JPMorgan seeks to dismiss claims it helped Ponzi scammer Renwick Haddow

Maria Nikolova

JPMorgan seeks to respond to allegations brought by more than 200 Chinese investors defrauded by Renwick Haddow.

JPMorgan Chase

In line with their previously voiced plans, JPMorgan Chase & Co. (NYSE:JPM) and JPMorgan Chase Bank, N.A. have sought to dismiss a complaint alleging that the banks helped Ponzi scammer Renwick Haddow.

On Monday, May 14, 2018, the banks filed their Motion to Dismiss a case brought by more than 200 Chinese investors defrauded by Renwick Haddow’s Bar Works entities.

Let’s recall that, according to the plaintiffs, JPMorgan had actual knowledge of the “Bar Works” fraud. The most solid facts which are seen to support the bank’s actual knowledge involve the notoriety and infamy of the Bar Works scheme’s mastermind, Renwick Haddow. He is also known for other fraudulent schemes, including ones involving Bitcoin. The plaintiffs insist that JPMorgan had been aware of Haddow’s true identity and his fraudulent activities while he presented himself under a fake name in communications with “Bar Works” investors.

The defrauded investors assert that JPMorgan aided and abetted Haddow. Their theory is that the bank was required to police transactions in the two Bar Works accounts to protect them from losses, and failed to do so.

In their Motion filed yesterday, however, the banks note that New York law is clear about the obligations of banks. According to the defendants, banks are not, as a general rule, obligated to protect third parties from the misdeeds of their accountholders. A civil action against a bank can be maintained only in the narrow circumstance where the complaint pleads facts sufficient to show that the bank had both actual knowledge of the accountholder’s fraud and substantially assisted it by engaging in conduct beyond the provision of ordinary banking services.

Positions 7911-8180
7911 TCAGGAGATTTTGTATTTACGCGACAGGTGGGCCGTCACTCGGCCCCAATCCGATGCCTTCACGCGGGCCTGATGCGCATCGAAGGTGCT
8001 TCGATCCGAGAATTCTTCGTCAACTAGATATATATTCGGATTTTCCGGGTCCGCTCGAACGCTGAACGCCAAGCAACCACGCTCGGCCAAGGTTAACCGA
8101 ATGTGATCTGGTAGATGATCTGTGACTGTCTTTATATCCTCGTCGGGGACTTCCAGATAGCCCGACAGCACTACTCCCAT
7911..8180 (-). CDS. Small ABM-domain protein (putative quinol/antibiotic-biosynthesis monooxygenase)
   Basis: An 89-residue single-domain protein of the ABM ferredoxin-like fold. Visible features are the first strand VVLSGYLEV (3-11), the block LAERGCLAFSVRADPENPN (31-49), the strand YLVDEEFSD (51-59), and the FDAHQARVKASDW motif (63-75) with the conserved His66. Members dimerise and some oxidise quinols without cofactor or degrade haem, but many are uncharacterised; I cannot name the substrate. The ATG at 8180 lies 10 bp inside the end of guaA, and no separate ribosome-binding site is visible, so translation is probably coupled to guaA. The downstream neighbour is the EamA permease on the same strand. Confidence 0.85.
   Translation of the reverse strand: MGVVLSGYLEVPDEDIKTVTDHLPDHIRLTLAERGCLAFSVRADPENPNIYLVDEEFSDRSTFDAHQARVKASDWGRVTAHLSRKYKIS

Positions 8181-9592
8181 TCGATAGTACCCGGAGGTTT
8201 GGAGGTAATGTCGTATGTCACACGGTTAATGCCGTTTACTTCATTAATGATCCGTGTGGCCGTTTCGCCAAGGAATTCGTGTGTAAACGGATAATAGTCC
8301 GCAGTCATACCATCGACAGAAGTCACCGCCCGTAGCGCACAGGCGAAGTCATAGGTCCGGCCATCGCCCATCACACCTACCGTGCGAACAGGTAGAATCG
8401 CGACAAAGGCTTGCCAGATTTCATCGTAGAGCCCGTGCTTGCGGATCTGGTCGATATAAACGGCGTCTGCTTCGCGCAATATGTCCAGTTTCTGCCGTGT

According to JPMorgan, the allegations of the complaint are insufficient to plead that the banks had actual knowledge of Haddow’s alleged scheme. Rather, the complaint is said to be predicated on allegations that the bank should have learned of Haddow’s scheme based on anti-money laundering (AML) laws that require banks to detect and report suspicious activity to the government. These allegations are insufficient as a matter of law: AML laws do not give rise to a private right of action; they do not give rise to duties to private parties; and, in all events, the caselaw is clear that allegations that a bank supposedly ignored “red flags”—which is what the complaint alleges—do not rise to the level of actual knowledge, JPMorgan argues.

Furthermore, according to the defendants, the law is well settled that allegations that a bank provided banking services are insufficient as a matter of law to plead substantial assistance.

JPMorgan argues that the plaintiffs’ claims for unjust enrichment and gross negligence should be dismissed, as the defrauded investors did not have a relationship with JPMorgan sufficient to support unjust enrichment; nor have they pleaded facts showing that the bank was unjustly enriched. Also, according to JPMorgan, the plaintiffs fail to state a claim for gross negligence, because the bank did not owe them any duty.

A response by the plaintiffs is expected by June 25, 2018.

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